Back to his follow-up appointment. When they said, “Ultrasound looks great, but we want to pull some blood for a blood panel to make extra sure it is safe to remove the lovenox”, I said “Whatever it takes to get rid of that medicine!” This is huge because I do not like the lab at our transplant hospital. They just are not good at getting Matthew’s labs. I have insisted on everything being done at our hospital for the last two years. But I didn’t have an option this time. So we waited Again. Almost 2 hours. And we finally were called back. And of  course it took two of them. And Matthew’s clonus started acting up (more on this later). And it took them two tries to get a few vials of blood. But, we got it done and we headed home to wait for the outcome.

A week passed. Then two. Where are these lab results!? Finally all of the labs come back. Everything looks great, except for one elevation in an antibody. They are going to confer with a doctor.. who is out of town for the week! We are currently waiting for that doctor to come back and are gearing up to fight them, should they want to keep him on this medication.

Matthew is on his fourth nurse since January. We are crossing our fingers that his current nurse sticks around. We are in love with her. She hits his therapy hard, knows how to read him, when to push and when to back off, sticks to a schedule, and has the strength and energy to deal with him all day long. And, as a bonus, we actually get along. She has been with us for 5 days now. In that time, he has gone from sitting unassisted for 5-10 seconds to almost 30 seconds. He is tolerating and working hard on belly time and making some progress with rolling over!

Back to the clonus. (I feel like I’m bouncing all over the place in this post!) His clonus isn’t something that I have ever mentioned before. If you don’t know, Clonus is an involuntary muscle contraction and relaxation, in rapid succession. For Matthew, his clonus is in his feet. Initially, his were extremely mild, just a small tremor in his toes that would last a second or two and go away. I really never paid much attention to it until his OT noticed it. She gave us some exercises to help with it and that was that. But then January came. Matthew had the joy of enduring cutting 5 teeth, in conjunction with the flu and Strep. His clonus also kicked up. The tremors became longer lasting and more painful. At first it was just when he was over tired. Then, it became almost all the time. We weaned him off of a medication (he was long overdue to come off of it and in the past it had caused muscle control problems for him) and noticed a little improvement in the frequency of the clonus episodes. They have never gone away though. In fact, they hit almost every night at bed time. They are TERRIBLE. The tremors start in his toes and travel all the way up to his hip. It is incredibly painful for him. He screams and holds his breath and turns blue and then it passes. But they come at him again. Wave after wave for 2, 3, sometimes 4 hours. We hold him, try to sooth him, feel his body tense in anticipation of the next wave, try to stretch his feet and ward it off, try to help him bend his body and ease the pain.. over and over until he just can’t take it any more and collapses into sleep. Then we pray that the tremors don’t wake him up in the night.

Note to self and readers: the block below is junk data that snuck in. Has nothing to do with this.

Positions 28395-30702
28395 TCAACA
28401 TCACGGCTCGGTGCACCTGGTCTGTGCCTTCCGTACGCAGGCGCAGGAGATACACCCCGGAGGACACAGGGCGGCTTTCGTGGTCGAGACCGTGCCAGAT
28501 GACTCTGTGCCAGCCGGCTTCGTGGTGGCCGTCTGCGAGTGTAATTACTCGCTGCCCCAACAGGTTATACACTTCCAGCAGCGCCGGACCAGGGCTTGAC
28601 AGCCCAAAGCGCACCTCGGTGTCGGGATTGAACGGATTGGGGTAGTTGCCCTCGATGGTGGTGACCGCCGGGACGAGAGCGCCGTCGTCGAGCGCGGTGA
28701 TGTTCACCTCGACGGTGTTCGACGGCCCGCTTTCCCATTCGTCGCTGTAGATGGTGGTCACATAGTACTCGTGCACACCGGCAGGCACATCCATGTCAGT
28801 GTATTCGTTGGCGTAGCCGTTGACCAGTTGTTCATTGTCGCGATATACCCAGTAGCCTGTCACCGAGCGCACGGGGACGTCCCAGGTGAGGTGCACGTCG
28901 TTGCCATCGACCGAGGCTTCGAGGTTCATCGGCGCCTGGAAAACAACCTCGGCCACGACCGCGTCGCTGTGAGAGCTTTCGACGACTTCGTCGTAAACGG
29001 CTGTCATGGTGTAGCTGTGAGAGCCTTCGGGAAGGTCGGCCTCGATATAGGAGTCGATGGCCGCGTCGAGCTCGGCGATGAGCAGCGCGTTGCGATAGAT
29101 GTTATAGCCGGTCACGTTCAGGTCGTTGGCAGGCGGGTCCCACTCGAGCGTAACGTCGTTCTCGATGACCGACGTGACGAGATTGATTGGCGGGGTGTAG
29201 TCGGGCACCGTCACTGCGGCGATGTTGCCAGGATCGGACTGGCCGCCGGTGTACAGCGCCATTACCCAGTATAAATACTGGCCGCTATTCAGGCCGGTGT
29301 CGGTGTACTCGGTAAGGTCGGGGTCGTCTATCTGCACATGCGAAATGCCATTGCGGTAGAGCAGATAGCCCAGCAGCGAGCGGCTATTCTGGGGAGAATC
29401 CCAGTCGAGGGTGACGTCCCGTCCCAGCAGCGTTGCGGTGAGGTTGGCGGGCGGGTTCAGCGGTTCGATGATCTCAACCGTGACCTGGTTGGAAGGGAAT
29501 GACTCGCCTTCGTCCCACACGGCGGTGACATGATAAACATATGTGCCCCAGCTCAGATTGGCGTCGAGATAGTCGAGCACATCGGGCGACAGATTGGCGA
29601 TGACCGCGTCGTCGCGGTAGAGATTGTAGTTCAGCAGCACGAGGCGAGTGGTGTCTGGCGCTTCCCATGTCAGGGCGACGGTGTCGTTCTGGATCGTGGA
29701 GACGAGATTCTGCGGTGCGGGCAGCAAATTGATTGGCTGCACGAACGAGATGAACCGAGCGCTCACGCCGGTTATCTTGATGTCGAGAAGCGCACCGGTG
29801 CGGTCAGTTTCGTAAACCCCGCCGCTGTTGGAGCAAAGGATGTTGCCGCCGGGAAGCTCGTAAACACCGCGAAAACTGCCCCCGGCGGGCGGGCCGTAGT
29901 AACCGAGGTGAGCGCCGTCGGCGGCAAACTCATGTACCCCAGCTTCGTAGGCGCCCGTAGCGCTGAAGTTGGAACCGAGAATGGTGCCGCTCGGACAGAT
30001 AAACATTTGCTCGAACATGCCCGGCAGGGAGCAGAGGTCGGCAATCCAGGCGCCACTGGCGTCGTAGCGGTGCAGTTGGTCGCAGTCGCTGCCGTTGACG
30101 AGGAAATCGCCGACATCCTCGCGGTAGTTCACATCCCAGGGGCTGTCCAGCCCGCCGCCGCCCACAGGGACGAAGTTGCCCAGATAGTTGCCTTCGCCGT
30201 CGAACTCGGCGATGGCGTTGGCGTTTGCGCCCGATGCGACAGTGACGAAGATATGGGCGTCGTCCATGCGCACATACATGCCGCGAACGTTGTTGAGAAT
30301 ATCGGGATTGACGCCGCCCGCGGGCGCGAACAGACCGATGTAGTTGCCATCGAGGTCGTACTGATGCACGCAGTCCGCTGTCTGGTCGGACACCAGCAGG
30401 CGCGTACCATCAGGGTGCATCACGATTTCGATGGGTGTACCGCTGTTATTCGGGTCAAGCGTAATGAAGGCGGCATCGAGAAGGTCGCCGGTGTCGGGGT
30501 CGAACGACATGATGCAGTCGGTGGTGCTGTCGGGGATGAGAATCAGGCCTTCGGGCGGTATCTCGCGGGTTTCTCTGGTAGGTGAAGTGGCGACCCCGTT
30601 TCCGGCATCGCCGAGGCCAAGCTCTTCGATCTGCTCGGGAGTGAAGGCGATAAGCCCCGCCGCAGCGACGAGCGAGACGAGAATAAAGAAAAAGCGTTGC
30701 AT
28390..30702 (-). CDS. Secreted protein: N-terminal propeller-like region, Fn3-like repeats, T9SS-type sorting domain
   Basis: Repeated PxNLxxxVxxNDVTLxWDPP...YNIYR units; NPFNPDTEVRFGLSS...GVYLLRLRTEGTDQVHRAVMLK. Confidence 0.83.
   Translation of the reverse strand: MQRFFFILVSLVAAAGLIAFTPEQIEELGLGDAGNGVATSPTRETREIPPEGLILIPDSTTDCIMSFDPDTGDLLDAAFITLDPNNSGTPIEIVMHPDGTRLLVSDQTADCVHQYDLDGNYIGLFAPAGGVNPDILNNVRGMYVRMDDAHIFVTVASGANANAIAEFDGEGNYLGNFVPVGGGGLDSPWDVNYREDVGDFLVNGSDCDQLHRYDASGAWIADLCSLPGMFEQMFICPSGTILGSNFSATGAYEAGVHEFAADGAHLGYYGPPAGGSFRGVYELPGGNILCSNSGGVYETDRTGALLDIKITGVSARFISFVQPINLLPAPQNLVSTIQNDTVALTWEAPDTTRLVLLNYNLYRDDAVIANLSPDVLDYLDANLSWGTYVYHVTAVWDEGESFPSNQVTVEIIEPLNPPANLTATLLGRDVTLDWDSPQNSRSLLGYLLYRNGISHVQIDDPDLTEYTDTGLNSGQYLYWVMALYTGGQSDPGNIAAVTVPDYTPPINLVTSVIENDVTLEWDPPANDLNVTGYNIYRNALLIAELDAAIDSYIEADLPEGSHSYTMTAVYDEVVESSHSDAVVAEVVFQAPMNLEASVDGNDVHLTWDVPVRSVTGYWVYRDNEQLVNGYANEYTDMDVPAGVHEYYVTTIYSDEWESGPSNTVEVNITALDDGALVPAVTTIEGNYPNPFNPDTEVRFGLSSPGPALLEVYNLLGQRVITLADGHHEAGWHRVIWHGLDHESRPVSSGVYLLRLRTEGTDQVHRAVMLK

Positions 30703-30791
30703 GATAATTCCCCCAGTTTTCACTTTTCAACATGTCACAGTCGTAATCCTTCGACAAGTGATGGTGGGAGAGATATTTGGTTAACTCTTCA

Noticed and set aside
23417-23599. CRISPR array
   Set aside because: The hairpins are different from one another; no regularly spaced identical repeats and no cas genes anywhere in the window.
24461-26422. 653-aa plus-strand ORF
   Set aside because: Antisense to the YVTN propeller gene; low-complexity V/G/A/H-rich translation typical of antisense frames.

At first, his physiologist thought that the spike in tremors was due to the viruses he was fighting, but that went away and the tremors didn’t. So now we need to visit his neurologist. I honestly don’t want to make this appointment. One: because it is in DC and I have grown to hate that city lately. But mostly because I’m afraid of what she is going to tell us. I know that his clonus is due to his brain injury, so, does this sudden, drastic change mean that something has happened to his brain? I’m nervous that it means a study and a few sleepless nights in the hospital. I don’t want it to mean more medication. Medicines always mean some sort of no fun side effect with Matthew.
A few weekends ago, I went on a much needed weekend away with my closest friends. Before we headed home, one of them mentioned that she feels like she’s always getting “oh thanks” looks when she tells people she’s praying for them about X. So, she wanted us to tell her what we wanted her to pray about. I told her that I appreciated her praying for Matthew, but that it wasn’t Matthew that needed prayer. It was me. Matthew is strong and smart and healthy. I struggle almost daily to be content, to not question God, to not be angry at what Matthew is having to endure every day. I’m thankful for him. I’m astonished by him. But I frequently lose faith that Matthew will ever come near reaching normal abilities.

However, I was wrong. Matthew does need your prayers. I don’t believe that he would be where he is without them. That he has lived 2 years without any major hospital stays is nothing short of miraculous. It is miraculous that he never had any further ammonia spikes after her first few days of life. It is miraculous that he started drinking a bottle without a hitch after 11 months of not putting anything into his mouth. It is miraculous that he has had Strep and the flu without needing to be hospitalized. It is miraculous that just 2 months after starting bottle feeding, he maintained his calorie intake, by mouth, in spite of the pain of teething and having Strep.  I believe that all of these miracles (and many more) happened because you all continue to pray for him. God is working on His plan for Matthew’s life.. although it obviously isn’t aligning with my time line.